Namibian Cheetah or South African Cheetah
Sometimes called the South African cheetah, the Namibian cheetah is found throughout southern Africa. The Namibian cheetah is a mid-sized cat, with the biggest males only growing to be as large as 150 pounds. Females are a little smaller: the biggest max out at around 130 pounds. Cheetahs that live in the desert are typically much smaller than those that live in the grasslands or savannah. The coloring of the South African cheetah is the typical gold of most cheetahs, though their fur is slightly thicker than other subspecies. They also have fewer spots on their bellies than other cheetahs. The distinctive tear lines found on the faces of all cheetahs are also thicker in the South African species.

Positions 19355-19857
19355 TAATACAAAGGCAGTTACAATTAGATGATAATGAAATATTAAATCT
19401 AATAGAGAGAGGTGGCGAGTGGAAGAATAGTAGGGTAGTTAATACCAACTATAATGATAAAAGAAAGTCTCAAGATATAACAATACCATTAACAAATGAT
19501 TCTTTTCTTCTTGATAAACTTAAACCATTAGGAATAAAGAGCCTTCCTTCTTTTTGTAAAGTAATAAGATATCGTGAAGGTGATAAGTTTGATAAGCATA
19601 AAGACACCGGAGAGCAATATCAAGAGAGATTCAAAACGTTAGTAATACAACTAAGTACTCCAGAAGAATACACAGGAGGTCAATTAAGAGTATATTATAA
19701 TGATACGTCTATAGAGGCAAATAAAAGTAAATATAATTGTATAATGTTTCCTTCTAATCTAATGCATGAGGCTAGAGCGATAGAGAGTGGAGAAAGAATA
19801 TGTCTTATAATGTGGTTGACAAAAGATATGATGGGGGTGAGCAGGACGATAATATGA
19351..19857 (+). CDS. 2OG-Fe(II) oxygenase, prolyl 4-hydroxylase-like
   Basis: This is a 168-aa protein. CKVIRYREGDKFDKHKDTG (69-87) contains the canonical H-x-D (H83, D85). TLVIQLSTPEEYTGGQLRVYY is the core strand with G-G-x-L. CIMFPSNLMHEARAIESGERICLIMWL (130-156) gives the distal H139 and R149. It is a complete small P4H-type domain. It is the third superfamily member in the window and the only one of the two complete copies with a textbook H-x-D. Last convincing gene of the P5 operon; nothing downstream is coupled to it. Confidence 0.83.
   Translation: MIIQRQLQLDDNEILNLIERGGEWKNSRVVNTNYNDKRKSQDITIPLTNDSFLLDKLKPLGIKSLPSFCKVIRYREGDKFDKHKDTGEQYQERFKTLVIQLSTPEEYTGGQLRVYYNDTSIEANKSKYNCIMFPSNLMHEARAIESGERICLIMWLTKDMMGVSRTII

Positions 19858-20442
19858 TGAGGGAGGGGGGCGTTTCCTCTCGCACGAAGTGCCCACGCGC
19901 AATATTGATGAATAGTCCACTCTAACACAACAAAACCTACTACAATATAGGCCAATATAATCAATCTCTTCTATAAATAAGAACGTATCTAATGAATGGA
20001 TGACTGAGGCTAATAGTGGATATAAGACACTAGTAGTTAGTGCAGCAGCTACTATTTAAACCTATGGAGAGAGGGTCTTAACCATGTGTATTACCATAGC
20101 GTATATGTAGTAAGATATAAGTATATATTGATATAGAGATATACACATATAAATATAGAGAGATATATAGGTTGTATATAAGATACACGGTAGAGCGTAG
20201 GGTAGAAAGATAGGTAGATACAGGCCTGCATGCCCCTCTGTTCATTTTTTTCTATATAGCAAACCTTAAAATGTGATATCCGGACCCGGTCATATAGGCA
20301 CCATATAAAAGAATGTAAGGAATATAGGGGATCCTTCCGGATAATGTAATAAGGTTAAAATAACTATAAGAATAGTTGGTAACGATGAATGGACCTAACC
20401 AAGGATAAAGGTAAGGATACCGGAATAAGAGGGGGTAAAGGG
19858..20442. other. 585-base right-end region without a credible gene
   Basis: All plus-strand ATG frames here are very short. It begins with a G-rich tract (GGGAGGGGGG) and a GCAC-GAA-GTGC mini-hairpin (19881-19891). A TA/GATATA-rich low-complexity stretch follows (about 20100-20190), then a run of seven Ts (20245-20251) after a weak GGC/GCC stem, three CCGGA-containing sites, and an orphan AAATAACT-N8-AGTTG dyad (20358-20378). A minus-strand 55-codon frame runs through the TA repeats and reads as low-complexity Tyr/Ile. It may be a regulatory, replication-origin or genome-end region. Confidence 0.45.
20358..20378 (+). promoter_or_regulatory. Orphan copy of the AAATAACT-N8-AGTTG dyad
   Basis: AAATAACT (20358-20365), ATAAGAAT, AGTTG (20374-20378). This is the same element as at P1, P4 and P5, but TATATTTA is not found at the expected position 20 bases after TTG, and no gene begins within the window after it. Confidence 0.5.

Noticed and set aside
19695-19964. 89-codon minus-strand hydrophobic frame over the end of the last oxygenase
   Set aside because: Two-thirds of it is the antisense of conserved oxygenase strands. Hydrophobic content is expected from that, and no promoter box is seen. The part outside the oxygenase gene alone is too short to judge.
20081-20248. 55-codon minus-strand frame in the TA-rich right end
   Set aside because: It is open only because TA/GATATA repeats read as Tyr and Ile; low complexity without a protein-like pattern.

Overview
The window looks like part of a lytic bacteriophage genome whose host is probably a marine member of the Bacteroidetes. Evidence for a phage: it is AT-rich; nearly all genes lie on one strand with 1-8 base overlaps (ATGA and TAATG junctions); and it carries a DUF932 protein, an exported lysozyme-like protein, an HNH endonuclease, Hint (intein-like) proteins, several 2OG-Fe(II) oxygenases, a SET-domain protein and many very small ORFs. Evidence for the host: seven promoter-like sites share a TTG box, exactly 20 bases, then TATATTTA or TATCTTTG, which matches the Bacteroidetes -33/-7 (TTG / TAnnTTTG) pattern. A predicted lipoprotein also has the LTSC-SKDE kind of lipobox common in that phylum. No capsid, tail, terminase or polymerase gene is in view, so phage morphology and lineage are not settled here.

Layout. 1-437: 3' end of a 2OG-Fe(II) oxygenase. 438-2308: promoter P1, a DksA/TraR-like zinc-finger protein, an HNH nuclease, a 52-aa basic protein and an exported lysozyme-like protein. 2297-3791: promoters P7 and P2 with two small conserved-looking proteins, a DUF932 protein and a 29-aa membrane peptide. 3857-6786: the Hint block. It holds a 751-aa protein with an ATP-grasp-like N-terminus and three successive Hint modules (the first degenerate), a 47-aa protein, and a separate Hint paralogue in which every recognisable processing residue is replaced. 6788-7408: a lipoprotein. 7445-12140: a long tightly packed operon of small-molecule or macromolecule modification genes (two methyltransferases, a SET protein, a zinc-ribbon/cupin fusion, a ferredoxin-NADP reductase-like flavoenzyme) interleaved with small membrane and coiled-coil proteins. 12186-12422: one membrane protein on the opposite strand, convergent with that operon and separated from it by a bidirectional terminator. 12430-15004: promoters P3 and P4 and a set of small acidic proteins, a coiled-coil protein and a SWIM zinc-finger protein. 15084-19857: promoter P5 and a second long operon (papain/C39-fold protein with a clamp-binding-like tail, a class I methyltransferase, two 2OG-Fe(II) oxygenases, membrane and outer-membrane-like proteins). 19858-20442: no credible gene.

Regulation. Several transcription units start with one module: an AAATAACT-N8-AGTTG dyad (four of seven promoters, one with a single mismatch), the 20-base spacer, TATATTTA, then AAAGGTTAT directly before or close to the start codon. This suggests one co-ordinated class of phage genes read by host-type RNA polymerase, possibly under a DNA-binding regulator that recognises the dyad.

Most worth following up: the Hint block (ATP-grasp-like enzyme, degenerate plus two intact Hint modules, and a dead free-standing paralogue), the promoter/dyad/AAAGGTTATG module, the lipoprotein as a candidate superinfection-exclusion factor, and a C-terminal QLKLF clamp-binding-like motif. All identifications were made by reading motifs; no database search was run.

This species of cheetah is in the process of bouncing back from being severely threatened. In almost a decade since 2007, when barely four thousand were left, there has been a resurgence to over six thousand Namibian cheetas. In Namibia and South Africa the resurgence has been particularly strong. Namibia currently has the largest population in the world, a population which has grown from around 2,500 to over 3,500. In South Africa the population has more than tripled in the last decade, going from around 550 to an estimated 1,700. Unfortunately, conservation efforts have failed in other countries such as Zambia and Mozambique, where less than 100 remain. In Zimbabwe, for instance, as of 2015 the population had dropped from 1,500 to around 150.